Ten Things To Do to support Weak Working Memory

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Ten Things To Do

Ten Things To Do to support children with

Weak Working Memory


Keep explanations & instructions short & simple

Avoid giving too many things to remember at once. As the amount of information given increases the more likely it will be that increasing amounts are forgotten.


Summarise key points

Help children with weak working memory focus on the important bits of information to remember.


Give instructions one at a time

Get children to complete each step before the next instruction is given. This allows them to focus on completing the task without anxiety over remembering instructions.

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Use task boards

These are a visual reminder of each step required in completing a task. Use these to write down instructions step by step. Focus on the novel parts of the task rather than things that are routine.


Avoid interrupting children when they are doing tasks

Any form of distraction can result in working memory loss. Avoid stopping children part way through a task as they may lose what they were thinking about.


Repeat new vocabulary frequently

Trying to make sense of new vocabulary uses up working memory capacity. Pre-learning vocabulary and reinforcement helps to transfer these words to long-term memory.

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Use routines to establish learning behaviours

The working memory load of an activity can be reduced if some of the task is routine for that lesson. Having visual reminders listing these lesson ‘rules’ can also help.


Teach awareness of successful learning strategies

Ask children how they were successful when they complete tasks. What helped them succeed? How could they apply these strategies to other tasks and activities?


Actively teach memory rehearsal strategies

Concept maps and word webs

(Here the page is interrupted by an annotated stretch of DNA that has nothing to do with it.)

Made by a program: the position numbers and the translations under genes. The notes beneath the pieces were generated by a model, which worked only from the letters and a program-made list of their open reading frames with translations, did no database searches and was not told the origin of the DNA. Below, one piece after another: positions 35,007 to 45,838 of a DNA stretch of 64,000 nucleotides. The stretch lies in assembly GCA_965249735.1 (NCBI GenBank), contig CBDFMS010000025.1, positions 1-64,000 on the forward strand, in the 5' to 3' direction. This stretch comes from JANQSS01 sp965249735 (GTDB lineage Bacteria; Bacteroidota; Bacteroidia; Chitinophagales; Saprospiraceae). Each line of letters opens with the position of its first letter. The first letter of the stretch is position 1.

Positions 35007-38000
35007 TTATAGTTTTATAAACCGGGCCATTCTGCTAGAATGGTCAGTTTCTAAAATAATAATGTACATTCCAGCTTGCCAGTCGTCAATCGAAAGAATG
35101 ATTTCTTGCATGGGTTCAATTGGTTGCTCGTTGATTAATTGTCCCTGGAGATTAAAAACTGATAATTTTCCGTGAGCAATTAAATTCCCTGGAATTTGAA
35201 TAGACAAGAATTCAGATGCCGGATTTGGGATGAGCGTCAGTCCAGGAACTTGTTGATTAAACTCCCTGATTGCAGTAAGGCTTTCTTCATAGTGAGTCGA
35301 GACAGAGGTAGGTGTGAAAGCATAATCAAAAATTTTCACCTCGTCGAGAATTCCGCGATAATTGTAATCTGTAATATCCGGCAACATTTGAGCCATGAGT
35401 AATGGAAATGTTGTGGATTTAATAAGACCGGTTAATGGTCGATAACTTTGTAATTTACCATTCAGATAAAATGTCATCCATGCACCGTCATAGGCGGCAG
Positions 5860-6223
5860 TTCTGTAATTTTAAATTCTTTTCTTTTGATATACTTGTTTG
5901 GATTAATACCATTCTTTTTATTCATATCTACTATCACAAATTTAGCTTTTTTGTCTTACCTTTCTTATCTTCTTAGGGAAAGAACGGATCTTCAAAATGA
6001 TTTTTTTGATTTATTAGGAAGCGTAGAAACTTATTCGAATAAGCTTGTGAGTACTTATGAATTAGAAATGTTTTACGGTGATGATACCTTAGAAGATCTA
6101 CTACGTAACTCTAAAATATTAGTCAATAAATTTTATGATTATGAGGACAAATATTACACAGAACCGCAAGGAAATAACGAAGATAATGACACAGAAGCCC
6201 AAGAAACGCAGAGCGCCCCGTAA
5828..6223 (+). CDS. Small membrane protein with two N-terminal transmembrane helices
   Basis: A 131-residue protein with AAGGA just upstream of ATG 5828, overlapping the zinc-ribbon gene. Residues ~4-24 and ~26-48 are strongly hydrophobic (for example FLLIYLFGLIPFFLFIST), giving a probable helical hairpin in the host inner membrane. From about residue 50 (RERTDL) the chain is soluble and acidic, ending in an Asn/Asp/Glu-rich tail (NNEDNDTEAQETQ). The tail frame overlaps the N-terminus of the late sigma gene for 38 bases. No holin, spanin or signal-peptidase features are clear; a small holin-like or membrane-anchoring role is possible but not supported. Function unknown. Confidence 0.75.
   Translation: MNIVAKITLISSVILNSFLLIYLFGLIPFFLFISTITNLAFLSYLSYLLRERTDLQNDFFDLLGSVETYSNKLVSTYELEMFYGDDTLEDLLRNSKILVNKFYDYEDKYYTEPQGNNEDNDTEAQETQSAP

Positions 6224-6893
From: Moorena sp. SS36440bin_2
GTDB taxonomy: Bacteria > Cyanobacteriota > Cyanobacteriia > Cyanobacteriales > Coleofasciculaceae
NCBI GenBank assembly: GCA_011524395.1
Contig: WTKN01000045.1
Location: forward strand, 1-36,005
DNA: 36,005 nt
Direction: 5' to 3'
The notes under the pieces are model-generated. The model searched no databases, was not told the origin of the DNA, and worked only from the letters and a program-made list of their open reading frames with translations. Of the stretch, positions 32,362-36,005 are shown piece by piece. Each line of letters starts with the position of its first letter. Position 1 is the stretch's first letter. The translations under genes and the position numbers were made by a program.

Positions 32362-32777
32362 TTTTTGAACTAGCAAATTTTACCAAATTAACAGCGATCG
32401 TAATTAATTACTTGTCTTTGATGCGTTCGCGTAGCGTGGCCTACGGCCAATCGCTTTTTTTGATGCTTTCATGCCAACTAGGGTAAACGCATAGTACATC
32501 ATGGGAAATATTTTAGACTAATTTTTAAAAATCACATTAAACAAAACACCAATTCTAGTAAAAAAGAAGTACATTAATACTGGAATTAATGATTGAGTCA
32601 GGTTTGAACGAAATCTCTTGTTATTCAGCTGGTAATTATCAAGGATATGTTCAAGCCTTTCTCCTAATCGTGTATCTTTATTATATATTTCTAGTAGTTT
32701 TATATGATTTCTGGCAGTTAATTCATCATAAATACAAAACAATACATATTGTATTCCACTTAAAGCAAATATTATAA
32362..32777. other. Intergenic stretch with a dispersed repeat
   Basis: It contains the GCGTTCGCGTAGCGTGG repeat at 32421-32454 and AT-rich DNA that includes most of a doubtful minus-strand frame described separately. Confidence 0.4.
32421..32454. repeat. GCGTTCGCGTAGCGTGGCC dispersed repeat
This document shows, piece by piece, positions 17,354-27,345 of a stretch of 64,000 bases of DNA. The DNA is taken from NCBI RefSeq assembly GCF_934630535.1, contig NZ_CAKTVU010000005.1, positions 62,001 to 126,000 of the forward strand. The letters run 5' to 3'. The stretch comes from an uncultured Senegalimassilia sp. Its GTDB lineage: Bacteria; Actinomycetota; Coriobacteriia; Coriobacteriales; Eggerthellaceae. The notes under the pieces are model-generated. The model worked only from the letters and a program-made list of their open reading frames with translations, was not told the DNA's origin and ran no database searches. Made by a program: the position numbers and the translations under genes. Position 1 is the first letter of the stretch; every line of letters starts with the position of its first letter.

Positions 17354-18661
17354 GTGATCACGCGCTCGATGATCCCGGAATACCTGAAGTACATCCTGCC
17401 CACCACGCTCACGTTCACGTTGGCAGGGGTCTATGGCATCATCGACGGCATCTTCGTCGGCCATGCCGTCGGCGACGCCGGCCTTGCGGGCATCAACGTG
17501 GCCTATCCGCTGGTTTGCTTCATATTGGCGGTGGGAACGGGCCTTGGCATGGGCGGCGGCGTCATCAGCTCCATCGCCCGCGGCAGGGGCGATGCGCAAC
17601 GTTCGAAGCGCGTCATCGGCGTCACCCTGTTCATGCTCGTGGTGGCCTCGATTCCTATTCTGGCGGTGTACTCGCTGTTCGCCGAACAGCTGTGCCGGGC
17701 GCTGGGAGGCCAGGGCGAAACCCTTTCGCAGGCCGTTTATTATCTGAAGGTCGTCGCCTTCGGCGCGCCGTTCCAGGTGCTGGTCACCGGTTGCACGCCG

Repeating important information in their heads
Writing down notes and creating lists

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Use multi-sensory approaches

Opportunity to hear, see and do
Concrete examples to support explanations such as artefacts, pictures and video
Apparatus to anchor maths & science concepts etc.
Other Things To Do
Create stories to help children remember lists and new vocabulary etc. by using them within the plot.
Songs and rhyming poems can help reinforce information and make them more memorable and fun.
Use writing frames to provide structure and guide child through expectations for any particular genre.
Use short movement breaks to demark steps in task and 'clear' working memory before next explanation or instruction.
Tell children the number of things that they need to remember. For example: 'You have 3 things to remember...'

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Weak Working Memory

Five Minute Guide to Sleep

A handy printable version of this Ten Things To Do guide suitable for handing to parents, school staff and other professionals and carers. Use 2-sided printing (set printer to flip on short side) and fold in half to produce A5 leaflet.

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Got more than five minutes?

You may be interested to read more:

Memory and Learning

Working Memory

Weak Working Memory Strategies

Back to the Ten Things To Do Index

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